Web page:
Nevertheless, as we learned from the failure of the Hanoi Summit, both the US and North Korea need to show greater flexibility in their approaches. Thus, the issues of corresponding measures and the precise parameters of diplomatic give and take are crucial. Still, the US has consistently stated that the sanctions won’t be lifted until North Korea completes the process of denuclearization. However, there are also growing debates within the US that it could be more effective to take incremental steps and a parallel approach by providing corresponding measures in exchange for denuclearization actions as opposed to making immediate and unilateral demands for denuclearization. In this regard, to avoid collapsing future negotiations, it is necessary to discuss a roadmap to specify mutually agreed-on levels of reciprocity and a sequencing of measures in the next working level meeting. More specifically, greater consideration must be given to what kind of sanctions relief to provide to find reciprocity and sequencing which can be agreed upon. Thought also needs to be given to what kind of process denuclearization will be and how to verify the process. Such a parallel and concrete approach may push the negotiation process to continue, and in doing so both sides can reach the final stage of implementation, which will involve removing all nuclear facilities (beyond Yongbyon) and all sanctions. A snapback option can be adopted during the process to prevent either side from violating agreements and to reassure skeptics in Washington. For example, the US can reinstate sanctions through a snapback if North Korea doesn’t follow an agreed sequence of denuclearization measures.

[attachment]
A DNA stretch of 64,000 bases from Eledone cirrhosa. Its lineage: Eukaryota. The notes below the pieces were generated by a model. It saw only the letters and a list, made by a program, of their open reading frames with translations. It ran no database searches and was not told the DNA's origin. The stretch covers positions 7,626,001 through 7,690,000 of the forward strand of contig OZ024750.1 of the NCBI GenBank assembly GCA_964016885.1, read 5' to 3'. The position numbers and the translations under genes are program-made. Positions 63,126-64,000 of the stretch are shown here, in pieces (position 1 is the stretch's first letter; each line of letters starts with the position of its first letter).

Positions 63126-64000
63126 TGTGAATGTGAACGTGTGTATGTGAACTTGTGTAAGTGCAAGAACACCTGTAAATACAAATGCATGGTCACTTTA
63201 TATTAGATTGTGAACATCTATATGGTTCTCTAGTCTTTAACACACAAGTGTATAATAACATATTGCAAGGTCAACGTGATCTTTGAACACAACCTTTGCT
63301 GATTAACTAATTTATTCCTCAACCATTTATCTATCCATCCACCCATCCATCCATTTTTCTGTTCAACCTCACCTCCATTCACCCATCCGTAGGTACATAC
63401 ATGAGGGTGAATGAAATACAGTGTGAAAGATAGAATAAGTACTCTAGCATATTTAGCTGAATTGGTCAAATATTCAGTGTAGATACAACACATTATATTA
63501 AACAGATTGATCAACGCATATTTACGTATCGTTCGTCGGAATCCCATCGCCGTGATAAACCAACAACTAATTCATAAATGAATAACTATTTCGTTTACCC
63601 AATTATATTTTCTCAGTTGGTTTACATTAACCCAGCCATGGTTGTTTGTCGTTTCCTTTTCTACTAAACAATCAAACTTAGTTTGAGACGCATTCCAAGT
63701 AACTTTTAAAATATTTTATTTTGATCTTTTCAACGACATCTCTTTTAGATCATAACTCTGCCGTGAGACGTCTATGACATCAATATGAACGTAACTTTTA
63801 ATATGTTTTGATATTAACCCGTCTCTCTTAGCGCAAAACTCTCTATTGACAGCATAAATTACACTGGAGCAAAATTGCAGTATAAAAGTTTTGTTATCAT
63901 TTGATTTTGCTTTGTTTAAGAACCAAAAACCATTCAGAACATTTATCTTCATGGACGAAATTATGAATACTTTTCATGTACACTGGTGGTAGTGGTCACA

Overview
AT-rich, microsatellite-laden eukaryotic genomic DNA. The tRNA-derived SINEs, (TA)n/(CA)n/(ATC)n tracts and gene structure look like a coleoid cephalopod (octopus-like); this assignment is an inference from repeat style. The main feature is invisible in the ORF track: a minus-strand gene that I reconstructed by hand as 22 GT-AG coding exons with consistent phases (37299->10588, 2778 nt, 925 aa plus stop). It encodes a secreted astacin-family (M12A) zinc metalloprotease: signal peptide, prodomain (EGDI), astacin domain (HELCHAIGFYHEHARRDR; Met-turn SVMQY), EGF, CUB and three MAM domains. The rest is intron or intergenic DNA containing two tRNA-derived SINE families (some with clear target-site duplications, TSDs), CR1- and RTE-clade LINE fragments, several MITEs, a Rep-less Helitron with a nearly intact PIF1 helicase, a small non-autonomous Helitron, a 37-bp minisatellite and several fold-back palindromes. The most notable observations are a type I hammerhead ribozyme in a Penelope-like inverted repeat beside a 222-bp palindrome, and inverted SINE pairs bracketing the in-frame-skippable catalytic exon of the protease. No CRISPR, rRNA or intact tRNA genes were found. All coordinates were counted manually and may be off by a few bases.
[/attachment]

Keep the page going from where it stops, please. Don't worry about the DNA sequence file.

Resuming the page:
In sum, future working level negotiations should create an agenda for practical commitments on the complete and verifiable dismantling of all of North Korea’s nuclear productions in exchange for lifting all sanctions between the US and DPRK, based on incremental and parallel approaches.

 

3. Long-term Step: Peacebuilding and Denuclearization